Depending on how you look at it, either Taylorsville has gained a park and dumped $250,000, or Murray has lost an abandoned dump and gained a quarter of a million dollars.
Either way, it was a win-win situation for both cities last week as the Taylorsville City Council finalized a deal to buy the old 9.5-acre Murray landfill east of 2200 West at about 5000 South.Taylorsville leaders plan to develop the closed landfill as an annex to the adjacent Vista Park, expanding recreation opportunities for neighboring residents.
The Murray City Council, which declared the property surplus last month and put it up for sale, is relieved of the responsibility of an old landfill that is within another city's boundaries.
Murray officials still must sign off on the deal, but are expected to give the landfill sale their blessing at an upcoming council meeting.
As part of the property negotiation, Taylorsville officials agreed to pay the first $105,000 of the cost of installing a passive methane gas collector system that will gather and vent underground methane harmlessly into the air.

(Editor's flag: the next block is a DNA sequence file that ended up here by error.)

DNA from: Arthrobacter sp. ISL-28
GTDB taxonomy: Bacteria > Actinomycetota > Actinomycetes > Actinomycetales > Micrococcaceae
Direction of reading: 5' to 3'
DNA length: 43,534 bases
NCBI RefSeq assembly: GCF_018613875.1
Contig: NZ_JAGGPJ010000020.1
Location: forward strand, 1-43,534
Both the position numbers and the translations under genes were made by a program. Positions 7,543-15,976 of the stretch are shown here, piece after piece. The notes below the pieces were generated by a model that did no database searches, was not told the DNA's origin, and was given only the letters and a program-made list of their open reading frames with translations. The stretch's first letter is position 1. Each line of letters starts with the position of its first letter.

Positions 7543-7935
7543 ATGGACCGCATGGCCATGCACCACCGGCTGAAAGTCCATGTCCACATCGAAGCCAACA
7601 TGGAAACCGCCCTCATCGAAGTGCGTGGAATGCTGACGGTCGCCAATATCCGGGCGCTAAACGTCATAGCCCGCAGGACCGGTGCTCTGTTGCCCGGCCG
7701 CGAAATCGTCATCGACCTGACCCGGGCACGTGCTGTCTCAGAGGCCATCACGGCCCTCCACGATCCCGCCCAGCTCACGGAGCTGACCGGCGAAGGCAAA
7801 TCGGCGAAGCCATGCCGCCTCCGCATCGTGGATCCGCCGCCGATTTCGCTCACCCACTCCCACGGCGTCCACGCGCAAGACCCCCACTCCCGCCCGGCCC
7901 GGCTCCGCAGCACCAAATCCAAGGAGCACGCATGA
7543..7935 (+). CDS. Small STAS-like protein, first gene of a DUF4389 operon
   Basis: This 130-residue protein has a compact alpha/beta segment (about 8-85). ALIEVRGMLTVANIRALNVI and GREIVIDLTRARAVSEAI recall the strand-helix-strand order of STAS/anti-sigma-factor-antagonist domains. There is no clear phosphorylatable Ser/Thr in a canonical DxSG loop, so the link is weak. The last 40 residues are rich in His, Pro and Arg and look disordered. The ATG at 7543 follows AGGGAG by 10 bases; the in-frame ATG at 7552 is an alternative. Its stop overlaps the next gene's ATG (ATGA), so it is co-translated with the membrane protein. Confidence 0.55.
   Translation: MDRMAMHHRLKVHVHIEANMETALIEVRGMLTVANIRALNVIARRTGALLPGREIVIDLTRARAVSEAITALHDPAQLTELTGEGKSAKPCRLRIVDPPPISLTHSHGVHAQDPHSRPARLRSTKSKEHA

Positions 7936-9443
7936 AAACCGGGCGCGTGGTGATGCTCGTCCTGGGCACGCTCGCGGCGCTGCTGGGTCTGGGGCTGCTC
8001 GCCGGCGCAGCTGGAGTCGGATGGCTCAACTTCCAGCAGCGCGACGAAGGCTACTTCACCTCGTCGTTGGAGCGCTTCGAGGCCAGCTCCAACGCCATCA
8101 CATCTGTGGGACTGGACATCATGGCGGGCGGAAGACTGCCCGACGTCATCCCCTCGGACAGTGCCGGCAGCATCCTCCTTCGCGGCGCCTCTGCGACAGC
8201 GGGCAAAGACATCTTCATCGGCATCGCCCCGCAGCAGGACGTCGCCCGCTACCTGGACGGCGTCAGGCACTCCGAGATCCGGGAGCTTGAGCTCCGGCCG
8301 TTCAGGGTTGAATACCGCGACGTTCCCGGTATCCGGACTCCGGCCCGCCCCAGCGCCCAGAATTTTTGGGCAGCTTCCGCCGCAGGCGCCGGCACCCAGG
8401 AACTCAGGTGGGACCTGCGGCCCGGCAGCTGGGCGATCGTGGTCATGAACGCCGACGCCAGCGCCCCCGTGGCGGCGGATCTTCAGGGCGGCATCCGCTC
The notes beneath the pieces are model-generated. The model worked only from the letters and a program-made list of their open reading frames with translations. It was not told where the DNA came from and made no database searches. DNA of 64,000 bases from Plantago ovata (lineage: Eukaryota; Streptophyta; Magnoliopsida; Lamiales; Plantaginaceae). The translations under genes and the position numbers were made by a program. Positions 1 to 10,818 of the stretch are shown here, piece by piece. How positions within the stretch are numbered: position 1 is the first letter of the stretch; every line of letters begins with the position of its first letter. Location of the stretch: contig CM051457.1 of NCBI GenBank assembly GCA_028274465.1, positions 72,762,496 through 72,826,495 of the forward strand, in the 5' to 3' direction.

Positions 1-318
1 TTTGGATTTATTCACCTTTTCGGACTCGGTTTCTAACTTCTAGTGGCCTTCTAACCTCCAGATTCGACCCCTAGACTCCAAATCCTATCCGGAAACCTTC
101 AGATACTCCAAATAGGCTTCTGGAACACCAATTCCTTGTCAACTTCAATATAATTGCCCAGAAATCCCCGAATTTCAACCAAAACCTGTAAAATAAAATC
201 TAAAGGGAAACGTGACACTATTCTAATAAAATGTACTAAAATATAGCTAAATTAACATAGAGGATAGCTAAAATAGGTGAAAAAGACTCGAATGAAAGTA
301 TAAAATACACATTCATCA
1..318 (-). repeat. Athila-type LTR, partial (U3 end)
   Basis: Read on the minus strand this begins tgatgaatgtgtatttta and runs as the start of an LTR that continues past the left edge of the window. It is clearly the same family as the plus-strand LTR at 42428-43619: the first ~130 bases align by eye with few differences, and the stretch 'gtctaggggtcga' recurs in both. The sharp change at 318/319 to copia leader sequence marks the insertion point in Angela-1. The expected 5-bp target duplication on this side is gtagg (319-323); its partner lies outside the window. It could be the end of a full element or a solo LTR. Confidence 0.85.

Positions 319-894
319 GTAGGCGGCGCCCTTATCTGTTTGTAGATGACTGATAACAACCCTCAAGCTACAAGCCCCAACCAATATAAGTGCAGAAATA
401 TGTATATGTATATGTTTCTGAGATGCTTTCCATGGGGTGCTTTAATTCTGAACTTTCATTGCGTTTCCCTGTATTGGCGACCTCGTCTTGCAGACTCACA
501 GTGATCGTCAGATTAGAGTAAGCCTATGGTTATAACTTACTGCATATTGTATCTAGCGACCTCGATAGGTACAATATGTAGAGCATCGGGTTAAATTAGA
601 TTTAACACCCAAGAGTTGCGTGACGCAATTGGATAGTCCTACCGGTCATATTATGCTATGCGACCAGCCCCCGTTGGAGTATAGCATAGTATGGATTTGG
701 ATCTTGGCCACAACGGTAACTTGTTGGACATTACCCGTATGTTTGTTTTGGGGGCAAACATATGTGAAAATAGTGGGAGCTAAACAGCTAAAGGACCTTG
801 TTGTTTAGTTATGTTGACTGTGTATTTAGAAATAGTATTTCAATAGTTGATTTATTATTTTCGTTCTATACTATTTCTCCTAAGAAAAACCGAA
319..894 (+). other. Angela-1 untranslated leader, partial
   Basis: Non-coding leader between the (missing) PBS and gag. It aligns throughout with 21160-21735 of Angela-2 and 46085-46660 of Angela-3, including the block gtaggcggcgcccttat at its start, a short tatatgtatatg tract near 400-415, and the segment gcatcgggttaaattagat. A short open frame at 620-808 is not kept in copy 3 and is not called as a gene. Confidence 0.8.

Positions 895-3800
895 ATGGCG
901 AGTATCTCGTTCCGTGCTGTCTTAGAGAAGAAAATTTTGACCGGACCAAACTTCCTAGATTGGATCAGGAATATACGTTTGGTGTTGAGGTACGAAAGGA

If the cost exceeds that amount, Murray and Taylorsville will share any additional environmental mitigation costs on a 50-50 basis.
The underground methane is produced by a mixture of grass clippings and yard debris deposited in the old landfill, which was closed by Murray about eight years ago.
Taylorsville Mayor Janice Auger said the acquisition of the property is a major step forward for Salt Lake County's newest city.
"It's going to make a big difference for Taylorsville," she added. "Everything else we have done so far has been a drop in the bucket."
Taylorsville officials have indicated the high cost of land and lack of large undeveloped areas within the city, which is mostly built out, make it difficult to find affordable park sites in central locations.
City Council members actually voted to buy the property two months ago, but the transaction was delayed while the mayors of both cities negotiated terms.
A June 3 council resolution allocating $250,000 to purchase the ground was adopted unanimously.
Auger said one of the city's top priorities is the acquisition of property for and the development of community parks.
The city is currently negotiating for other park property in other parts of the city, she said.